Education, New York

New Report Reveals Growing Education Gap

January 13, 2015
By Stephanie West

Albany, NY –  The Alliance for Quality Education released its latest report, Record Setting Inequality: New York State’s Opportunity Gap is Wider Than Ever, which concludes that under Gov. Andrew Cuomo's leadership educational inequality has grown. Wealthier school districts are better able to provide a solid future for their students than working-class school districts can.

The reports claims that current policies have increased funding inequities between poor and rich school districts across the state. Schools in poorer districts spent $8,733 per pupil less in 2012 than those from wealthier ones, an inequity that grew by nearly 9 percent from before Cuomo took office in 2011, according to the study.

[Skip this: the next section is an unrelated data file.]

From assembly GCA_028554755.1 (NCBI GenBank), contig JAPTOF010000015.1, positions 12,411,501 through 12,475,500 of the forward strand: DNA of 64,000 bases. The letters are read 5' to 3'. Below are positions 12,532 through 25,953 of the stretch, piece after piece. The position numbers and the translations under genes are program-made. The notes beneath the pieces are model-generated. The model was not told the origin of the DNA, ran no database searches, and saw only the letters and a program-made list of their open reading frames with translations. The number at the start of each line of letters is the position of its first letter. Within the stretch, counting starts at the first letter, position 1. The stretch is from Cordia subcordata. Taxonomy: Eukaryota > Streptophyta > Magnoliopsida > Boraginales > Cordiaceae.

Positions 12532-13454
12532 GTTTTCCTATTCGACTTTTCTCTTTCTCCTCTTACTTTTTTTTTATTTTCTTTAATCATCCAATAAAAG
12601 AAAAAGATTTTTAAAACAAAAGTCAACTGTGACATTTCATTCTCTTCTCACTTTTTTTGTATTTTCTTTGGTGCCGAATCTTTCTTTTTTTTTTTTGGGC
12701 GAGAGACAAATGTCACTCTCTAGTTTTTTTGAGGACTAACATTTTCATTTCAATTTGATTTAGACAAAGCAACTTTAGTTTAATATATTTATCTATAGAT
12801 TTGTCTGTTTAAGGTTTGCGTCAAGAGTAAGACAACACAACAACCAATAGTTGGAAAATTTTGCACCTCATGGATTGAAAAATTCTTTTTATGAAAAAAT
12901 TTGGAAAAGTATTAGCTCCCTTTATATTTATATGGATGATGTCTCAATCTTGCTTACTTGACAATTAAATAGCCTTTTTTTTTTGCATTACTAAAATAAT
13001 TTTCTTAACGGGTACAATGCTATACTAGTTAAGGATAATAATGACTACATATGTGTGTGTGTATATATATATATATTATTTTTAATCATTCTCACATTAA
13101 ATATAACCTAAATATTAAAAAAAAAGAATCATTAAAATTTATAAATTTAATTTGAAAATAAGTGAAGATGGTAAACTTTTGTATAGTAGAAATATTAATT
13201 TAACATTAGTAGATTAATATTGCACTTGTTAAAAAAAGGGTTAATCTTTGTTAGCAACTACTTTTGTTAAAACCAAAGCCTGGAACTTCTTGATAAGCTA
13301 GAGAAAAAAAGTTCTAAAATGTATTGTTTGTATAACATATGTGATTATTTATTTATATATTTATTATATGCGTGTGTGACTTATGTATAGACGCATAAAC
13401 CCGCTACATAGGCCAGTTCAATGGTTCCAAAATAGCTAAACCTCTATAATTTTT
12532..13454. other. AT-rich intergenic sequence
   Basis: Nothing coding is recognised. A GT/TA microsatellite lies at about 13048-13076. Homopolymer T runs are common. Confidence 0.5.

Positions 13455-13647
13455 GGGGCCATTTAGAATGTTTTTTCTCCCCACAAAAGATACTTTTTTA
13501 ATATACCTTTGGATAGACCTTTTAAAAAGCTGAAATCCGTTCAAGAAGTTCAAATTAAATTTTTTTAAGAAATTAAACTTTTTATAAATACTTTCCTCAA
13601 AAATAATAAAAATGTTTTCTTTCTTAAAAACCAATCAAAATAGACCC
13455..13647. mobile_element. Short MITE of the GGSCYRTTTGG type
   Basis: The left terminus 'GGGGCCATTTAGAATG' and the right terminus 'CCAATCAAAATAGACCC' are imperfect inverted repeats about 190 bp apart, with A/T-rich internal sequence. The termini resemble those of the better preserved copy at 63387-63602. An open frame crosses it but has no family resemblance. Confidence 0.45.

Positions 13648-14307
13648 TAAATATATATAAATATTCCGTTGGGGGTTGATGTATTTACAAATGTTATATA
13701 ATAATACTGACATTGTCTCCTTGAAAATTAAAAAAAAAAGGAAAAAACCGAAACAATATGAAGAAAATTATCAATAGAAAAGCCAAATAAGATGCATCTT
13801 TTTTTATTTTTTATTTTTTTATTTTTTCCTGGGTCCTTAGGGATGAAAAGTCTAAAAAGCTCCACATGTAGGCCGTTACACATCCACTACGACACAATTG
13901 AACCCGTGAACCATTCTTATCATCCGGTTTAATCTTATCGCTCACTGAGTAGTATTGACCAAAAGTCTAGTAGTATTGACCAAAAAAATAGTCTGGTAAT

According to a recent New York Daily News report, 100 of the wealthiest districts spent more than $28,000 in state and local funding per kid in 2012. In contrast, the 100 poorest districts in the state spent closer to $20,000 per student, almost a $10,000 difference.

Cuomo spokesman Richard Azzopardi said that the state provides three times as much per pupil in high-need districts than it does in low-need ones. State education aid per pupil went up 9.3 percent during Cuomo’s first term, with a significantly higher percentage going to poorer districts, he said.

But the report notes funding discrepancies between wealthy and poor school district. After Cuomo won a 2 percent cap on local property tax increases that made it more difficult for needy districts to raise needed money, according to the report.

“We often hear from Governor Cuomo that money doesn’t matter,” said AQE Executive Director Billy Easton. “On the contrary, money makes a huge difference in our public schools. Students in wealthy districts have the advantage of taking advanced courses, while students in poorer districts are struggling in overcrowded classrooms without access to art and music. Often they don’t even have enough textbooks, and parents in these districts are fighting to keep Kindergarten.”

January 12, 2015

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